[KS] Interesting site
adam&eve at henny-savenije.demon.nl
Sun Mar 26 11:22:41 EST 2000
For those of you who don't want to surf the net, I picked this up from the
I have no intention to fire up the discussion we already had a couple of
months ago, this is just for your information, since I have proof that the
name Korea existed already before the Japanese came in.
KOREA OR COREA?
We at GoldSea choose to honor the more natural rendering commonly used in
the English-speaking world prior to the Japanese annexation and
colonialization of Corea beginning in 1905.
American and English books published during the latter half of the
19th century generally referred to the nation as "Corea" as recently as the
years immediately preceding Japan's formal annexation of Corea in 1910. An
1851 map of East Asia by Englishman John Tallis labels the nation Corea.
The same spelling is used in The Mongols, a 1908 history of the Mongol race
by Jeremiah Curtin, the world's foremost Asia scholar of the day, as well
as in several books by American missionaries published between 1887 and 1905.
Japan's annexation of Corea didn't become formal until 1910, but for
all practical purposes Japan had become the power that regulated Corea's
relations with the outside world in 1897 when it defeated China in a war
over Japan's ambition to exercise control over Corea. The only other power
willing to contest Japan's supremacy in the Corean peninsula was Russia.
When it was easily defeated by Japan at Port Arthur in 1905, the annexation
of Corea became a fait accompli. Anxious to avoid a costly Pacific
conflict, President Wilson ignored the pleas of a delegation of Corean
patriots and their American missionary supporters and turned a blind eye to
Japan's acts of formal annexation and colonization of Corea. During that
period Japan mounted a campaign to push for the "Korea" useage by the
American press. Why? For one of Japan's prospective colonies to precede its
master in the alphabetical lineup of nations would be unseemly,
Japanese imperialists decided.
Japan's colonial rule over Corea ended on August 15, 1945 when it
lost World War II. Now that Corea is eagerly shedding the last vestiges of
the colonial period, even demolishing public buildings erected by the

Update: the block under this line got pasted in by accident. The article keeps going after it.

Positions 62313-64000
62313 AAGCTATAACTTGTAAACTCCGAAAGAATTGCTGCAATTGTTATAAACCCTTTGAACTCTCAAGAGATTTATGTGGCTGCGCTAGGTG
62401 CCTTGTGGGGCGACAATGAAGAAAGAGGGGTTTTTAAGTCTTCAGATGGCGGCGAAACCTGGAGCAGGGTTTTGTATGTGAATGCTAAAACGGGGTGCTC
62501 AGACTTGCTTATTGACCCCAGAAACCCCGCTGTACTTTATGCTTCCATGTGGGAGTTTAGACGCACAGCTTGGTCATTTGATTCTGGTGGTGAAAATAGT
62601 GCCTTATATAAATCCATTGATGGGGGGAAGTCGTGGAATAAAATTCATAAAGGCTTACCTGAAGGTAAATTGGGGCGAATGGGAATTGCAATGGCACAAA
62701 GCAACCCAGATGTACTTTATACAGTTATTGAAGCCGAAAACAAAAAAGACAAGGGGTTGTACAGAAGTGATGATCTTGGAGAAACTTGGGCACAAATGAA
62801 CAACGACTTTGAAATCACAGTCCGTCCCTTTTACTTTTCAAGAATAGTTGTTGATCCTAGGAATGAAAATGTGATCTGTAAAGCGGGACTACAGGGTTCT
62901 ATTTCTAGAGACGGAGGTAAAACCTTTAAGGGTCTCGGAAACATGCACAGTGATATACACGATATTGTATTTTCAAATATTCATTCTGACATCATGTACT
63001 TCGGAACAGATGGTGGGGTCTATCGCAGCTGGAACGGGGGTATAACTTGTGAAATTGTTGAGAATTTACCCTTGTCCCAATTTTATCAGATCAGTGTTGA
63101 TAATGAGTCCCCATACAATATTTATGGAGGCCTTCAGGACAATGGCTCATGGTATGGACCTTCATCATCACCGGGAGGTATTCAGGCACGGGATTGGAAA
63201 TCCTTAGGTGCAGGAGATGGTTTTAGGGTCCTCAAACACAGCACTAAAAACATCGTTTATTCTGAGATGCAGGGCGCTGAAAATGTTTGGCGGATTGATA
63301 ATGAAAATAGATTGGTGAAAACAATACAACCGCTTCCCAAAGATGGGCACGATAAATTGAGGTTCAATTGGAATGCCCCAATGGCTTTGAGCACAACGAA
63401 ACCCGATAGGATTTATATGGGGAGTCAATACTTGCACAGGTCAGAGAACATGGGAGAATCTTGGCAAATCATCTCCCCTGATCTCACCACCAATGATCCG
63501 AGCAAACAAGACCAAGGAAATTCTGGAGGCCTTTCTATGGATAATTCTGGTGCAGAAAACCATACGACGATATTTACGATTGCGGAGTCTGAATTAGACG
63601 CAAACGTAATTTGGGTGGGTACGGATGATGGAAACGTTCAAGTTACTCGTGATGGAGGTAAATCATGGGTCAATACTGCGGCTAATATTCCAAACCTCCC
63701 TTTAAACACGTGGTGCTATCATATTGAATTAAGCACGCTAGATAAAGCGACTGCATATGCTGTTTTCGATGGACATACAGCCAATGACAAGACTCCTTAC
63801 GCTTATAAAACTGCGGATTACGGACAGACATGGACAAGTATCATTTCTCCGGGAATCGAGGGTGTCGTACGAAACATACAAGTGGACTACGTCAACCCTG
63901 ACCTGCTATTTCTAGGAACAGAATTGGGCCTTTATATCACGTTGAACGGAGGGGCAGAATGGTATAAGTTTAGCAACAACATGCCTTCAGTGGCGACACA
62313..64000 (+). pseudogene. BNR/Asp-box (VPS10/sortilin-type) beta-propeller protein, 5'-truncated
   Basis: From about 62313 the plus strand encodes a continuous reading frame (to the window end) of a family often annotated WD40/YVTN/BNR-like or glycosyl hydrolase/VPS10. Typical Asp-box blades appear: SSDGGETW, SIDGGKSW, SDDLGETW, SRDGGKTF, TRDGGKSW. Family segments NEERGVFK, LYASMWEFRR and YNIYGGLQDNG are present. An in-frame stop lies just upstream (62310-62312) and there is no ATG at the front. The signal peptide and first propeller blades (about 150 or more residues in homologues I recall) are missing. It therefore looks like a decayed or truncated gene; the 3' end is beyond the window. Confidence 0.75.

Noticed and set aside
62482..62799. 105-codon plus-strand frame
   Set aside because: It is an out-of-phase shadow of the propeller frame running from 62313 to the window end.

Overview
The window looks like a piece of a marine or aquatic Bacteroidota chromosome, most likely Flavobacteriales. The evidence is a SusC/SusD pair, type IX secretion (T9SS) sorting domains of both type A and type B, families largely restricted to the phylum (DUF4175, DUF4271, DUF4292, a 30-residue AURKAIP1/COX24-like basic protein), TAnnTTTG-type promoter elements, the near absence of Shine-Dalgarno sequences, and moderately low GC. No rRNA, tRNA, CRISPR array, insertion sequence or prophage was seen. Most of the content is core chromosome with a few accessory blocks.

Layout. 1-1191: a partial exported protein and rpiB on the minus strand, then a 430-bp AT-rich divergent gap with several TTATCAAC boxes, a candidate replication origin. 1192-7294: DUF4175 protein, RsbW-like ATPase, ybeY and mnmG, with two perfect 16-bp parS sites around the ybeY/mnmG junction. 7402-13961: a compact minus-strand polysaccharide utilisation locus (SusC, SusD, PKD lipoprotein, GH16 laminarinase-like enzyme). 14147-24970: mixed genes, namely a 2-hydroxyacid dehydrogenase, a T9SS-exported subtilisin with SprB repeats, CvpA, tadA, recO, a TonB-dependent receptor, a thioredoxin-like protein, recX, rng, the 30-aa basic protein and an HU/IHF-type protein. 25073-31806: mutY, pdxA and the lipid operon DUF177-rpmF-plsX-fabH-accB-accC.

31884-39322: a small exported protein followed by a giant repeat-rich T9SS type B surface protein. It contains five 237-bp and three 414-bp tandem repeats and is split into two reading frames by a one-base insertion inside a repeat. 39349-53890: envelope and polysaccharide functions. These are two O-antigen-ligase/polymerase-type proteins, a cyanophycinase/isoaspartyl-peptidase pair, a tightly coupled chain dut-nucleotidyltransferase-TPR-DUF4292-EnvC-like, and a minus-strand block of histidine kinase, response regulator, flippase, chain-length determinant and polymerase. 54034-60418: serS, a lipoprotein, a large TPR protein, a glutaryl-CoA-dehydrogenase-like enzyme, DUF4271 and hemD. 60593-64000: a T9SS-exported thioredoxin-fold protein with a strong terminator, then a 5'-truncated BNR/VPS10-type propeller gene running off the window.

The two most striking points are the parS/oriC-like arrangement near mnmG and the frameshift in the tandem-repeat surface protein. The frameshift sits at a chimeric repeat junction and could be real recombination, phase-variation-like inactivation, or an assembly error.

Japanese (for example, the monstrously immense colonial governor's
mansion), forward-thinking Corean and Corean American journalists,
intellectuals and scholars are urging the American media to revert to the
original, more natural rendering of Corea.
The changeover will pose a problem only in English-speaking nations as
other western nations never
accepted the "K" spelling. For example, France, Spain, Germany, Italy,
Brazil, Argentina and Mexico, among many others, use the "C"
rendering. English convention, too, is on the side of the Corea rendering.
Non-European names are romanized with a "C" (Cambodia, Canada, cocoa,
Comanche, Congo, and even old Canton, for example) except where the first
letter is followed by an "e" or an "i", (as in Kenya). Other than that, the
"K" spelling is used only in connoting childlike ignorance of spelling
conventions ("Kitty Kat" and "Skool",
for examples). Therefore, the American "K" spelling is
1.offensive from a historical standpoint (remember "Peking" and "Canton"?);
2.violates western rendering conventions;
3.suggests a lack of sophistication toward Corea; and
4.by connoting naiveté, imputes a lack of sophistication to Corea and
The Corea rendering will ultimately become universal when more Americans
are educated as to its offensive and relatively recent origin. The
English-speaking world was responsible for agreeing to Japanese efforts to
change the spelling of Corea's name in English useage. Who better than
concerned Asian Americans to help change it back? Tell us how you feel
about this issue by taking a moment to vote in our poll!
Should we use the conventional spelling of Korea, or Corea, the spelling in
common western use before Japan began taking steps toward annexing Corea in
(Updated 3/25/00 to reflect the 100 most recent valid votes.
NOTE: While we do appreciate the strength of conviction that motivates
repeated votes from a single computer, the practice does not help your
cause as such votes are screened out.)
Stick with Korea | 19% Help change American useage back to Corea | 81%
Henny (Lee Hae Kang)
Feel free to visit
and feel the thrill of Hamel discovering Korea (1653-1666)
More information about the Koreanstudies